For further information on VMworld 2016, please visit: https://www.vmworld.com/en/us/index.html
PORTLAND, Ore. – Alpha Media USA is supporting the American Red Cross in its relief efforts for victims of the Louisiana Floods. Alpha Media stations across the United States are asking listeners to donate to the Red Cross to provide relief to those affected by the recent flooding.
The Red Cross continues to help thousands of people impacted by the flooding in Louisiana where the situation remains dire. More rain is possible and flood waters are moving downriver, which could cause damage in new areas. The Red Cross is closely monitoring the situation, and will be ready to mount an additional response if necessary.
Alpha Media Portland Operations Manager and former Baton Rouge resident Bruce Collins commented on the announcement, “We are honored and privileged as a media company to participate in helping the thousands of people in the Baton Rouge area who suffered from this catastrophic flooding event. A very sincere, special thank you to all of our listeners who are helping those who have lost so much.”
Donations are urgently needed. To help those affected by the Louisiana Floods visit www.redcross.orgor call 1-800-RED CROSS. These donations enable the Red Cross to prepare for, respond to, and help people recover from disasters big and small.
The official Alpha Media donation page can be found at http://www.redcross.org/cm/alphamedia-pub.
Alpha Media, headquartered in Portland, Oregon owns or operates 251 radio stations within 51 markets across the United States covering all formats including Top 40, Adult Contemporary, Spanish, Urban, News Talk, Sports, Rock, Country and more. In addition to the radio stations, Alpha Media owns the intimate performance venues, Skype Live Studio in Portland, Oregon and Alamo Lounge in San Antonio, Texas.
Minimizes the Cost of Migration By Dropping Labor-Intensive Pre-Migration Configurations
The Business Continuity Institute - Aug 22, 2016 16:46 BST
Recently SunGard Availability Solutions released their availability trends report. One of the more significant stats shows a marked decline in the number of invocations - during 2015 there were just seven across in the UK (that's at Sungard sites, of course). In fact, over a 10 year period the number of invocations has gone down by 90%. But like most statistics, it raises more questions than answers, such as:
Question 1: is business continuity overhyped? Bear in mind this is taken from an overall population of several hundred if not thousands of customers in the UK, so seven is a tiny proportion. So do we have to ask ourselves is all this fuss about business continuity 'over the top'?
Question 2: is it because we are getting better at business continuity? Another explanation of the downward trend in invocations could be is that we are getting better at business continuity - that's why we are having less failures. Remember Year 2000? When it went off with hardly an incident there was a general outcry that it was all a damp squib and that the risk had been completely exaggerated. But maybe all the testing and systems upgrades that had gone on before mitigated the risks. So, in this context, we are invoking less because we are doing better at business continuity. (Unfortunately surveys on the state of organizations' business continuity plans don't reflect this - there is still significant inertia in this area).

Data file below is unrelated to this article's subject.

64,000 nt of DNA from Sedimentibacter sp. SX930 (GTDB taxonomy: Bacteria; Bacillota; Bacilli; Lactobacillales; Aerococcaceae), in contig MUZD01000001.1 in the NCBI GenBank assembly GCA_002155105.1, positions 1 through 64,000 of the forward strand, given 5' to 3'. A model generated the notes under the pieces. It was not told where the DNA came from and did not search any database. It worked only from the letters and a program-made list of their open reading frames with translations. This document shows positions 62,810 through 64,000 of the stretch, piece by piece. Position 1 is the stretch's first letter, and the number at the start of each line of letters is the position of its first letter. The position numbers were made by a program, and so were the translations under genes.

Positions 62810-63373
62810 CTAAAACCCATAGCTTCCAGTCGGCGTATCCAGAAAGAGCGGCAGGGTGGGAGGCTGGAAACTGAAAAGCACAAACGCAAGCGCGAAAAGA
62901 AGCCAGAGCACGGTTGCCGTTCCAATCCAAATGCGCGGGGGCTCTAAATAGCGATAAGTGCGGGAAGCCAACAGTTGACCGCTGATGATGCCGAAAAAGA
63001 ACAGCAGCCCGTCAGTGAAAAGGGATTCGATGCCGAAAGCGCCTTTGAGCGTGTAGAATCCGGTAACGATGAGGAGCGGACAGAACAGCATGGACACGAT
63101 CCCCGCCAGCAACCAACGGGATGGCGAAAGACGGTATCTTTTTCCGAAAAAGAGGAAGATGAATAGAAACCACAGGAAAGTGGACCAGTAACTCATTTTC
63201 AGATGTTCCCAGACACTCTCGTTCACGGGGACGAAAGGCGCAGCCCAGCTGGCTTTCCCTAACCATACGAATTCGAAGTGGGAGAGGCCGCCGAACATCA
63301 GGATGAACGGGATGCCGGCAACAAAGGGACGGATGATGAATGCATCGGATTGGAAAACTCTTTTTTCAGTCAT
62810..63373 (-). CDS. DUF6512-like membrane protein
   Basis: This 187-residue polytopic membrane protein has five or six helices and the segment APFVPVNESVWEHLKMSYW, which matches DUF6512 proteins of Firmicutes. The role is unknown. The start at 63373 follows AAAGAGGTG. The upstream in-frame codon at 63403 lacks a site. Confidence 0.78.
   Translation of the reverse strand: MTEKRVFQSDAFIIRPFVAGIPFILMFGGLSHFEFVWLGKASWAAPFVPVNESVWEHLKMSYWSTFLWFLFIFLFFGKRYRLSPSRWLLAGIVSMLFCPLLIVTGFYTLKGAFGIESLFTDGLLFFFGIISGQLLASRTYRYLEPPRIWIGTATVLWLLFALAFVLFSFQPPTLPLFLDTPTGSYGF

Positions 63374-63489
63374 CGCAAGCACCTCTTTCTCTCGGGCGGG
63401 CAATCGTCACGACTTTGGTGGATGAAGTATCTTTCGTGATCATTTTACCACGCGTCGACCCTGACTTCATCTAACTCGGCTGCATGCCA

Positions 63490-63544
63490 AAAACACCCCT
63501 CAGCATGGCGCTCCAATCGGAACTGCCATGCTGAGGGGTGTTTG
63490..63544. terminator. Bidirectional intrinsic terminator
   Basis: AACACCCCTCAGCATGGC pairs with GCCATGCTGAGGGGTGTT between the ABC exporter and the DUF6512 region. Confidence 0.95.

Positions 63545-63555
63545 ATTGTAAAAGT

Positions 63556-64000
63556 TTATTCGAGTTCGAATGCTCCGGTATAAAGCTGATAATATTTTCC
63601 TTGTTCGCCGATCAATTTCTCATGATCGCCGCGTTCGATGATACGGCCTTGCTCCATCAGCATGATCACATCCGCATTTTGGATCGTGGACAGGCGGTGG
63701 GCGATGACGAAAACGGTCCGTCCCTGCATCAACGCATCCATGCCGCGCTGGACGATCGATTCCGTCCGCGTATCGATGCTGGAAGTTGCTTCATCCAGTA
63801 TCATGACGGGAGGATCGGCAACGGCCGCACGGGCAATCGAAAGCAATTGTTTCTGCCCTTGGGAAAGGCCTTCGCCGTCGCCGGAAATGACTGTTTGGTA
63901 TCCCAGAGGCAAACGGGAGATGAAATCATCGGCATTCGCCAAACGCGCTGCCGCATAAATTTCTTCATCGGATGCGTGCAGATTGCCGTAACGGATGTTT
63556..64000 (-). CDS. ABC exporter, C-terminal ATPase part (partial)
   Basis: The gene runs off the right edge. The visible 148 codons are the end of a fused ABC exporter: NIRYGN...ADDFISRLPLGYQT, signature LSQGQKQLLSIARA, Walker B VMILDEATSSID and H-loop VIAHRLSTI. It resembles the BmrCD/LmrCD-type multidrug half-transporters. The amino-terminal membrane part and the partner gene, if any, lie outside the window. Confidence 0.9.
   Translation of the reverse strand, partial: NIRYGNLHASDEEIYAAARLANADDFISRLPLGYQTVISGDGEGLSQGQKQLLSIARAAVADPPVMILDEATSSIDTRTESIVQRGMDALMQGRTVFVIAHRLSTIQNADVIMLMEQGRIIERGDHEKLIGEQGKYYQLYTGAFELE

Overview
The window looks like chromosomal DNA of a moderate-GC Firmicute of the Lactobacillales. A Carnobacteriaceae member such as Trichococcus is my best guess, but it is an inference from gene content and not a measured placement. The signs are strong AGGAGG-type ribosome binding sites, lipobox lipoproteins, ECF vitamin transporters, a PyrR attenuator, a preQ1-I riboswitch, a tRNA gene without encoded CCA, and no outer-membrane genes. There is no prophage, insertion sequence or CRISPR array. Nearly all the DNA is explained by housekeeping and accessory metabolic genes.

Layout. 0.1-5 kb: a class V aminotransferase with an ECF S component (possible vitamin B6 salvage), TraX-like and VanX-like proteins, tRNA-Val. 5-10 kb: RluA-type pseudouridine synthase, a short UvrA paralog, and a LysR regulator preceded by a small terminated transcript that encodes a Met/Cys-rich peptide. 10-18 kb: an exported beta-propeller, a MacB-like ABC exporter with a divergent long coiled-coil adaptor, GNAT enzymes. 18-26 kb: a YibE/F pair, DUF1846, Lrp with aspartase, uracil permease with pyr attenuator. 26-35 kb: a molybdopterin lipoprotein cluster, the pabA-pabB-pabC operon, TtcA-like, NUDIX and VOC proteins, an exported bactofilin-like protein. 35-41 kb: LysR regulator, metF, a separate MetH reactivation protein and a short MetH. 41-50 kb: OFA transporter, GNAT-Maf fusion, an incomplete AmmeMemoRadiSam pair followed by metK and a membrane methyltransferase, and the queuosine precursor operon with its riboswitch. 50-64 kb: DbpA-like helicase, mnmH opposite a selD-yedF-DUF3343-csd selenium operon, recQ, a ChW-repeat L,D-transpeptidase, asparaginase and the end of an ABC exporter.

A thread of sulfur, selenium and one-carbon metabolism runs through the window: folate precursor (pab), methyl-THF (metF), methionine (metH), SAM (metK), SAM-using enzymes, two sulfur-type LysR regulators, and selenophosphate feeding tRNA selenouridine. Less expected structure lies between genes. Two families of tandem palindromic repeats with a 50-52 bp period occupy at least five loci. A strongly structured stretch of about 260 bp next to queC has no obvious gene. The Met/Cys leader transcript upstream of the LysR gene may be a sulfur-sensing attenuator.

So, as regards the statistics in the Sungard report, is there a signal in the noise or is the signal just noise?
IMHO, here's what I think is happening:
We are becoming more resilient without knowing it. Cloud, virtualization and remote working technologies, investments in national infrastructure and a trend towards 'stuff as a service' are creating a level of resilience that was not there before. In other words, industry development and strategic choices in the way we run IT and communications on a business as usual basis are making individual organisations more resilient as a result.
So where does this leave business continuity people - should they be looking for new pastures? Will the BCM function become irrelevant? I think the answer is 'no' although adaptation is inevitable because the landscape is changing. I believe we will shift our focus from following the traditional process based approach of creating BIAs, Dependencies, Departmental 'plans' to an approach of developing and assuring overarching strategies for maintaining operational resilience and protecting the 'customer experience'.
The real message coming out of SunGard's report is that things are changing and we need to respond to that.
While secondary data center markets don’t often garner headlines, they certainly must be profitable.
Since 2000, Charlotte-based Peak 10 has evolved with its customers to provide infrastructure, cloud, and managed services. The company has national partner alliances and continues to expand service and support offices. However, Peak 10 remains focused on serving small and medium-sized enterprise with 27 data centers located in 10 secondary markets.
In 2014, the company was sold to GI Partners, a private equity firm that specializes in companies that lead in “fragmented or overlooked markets” and can grow via acquisition. In other words, strong consolidators in secondary markets.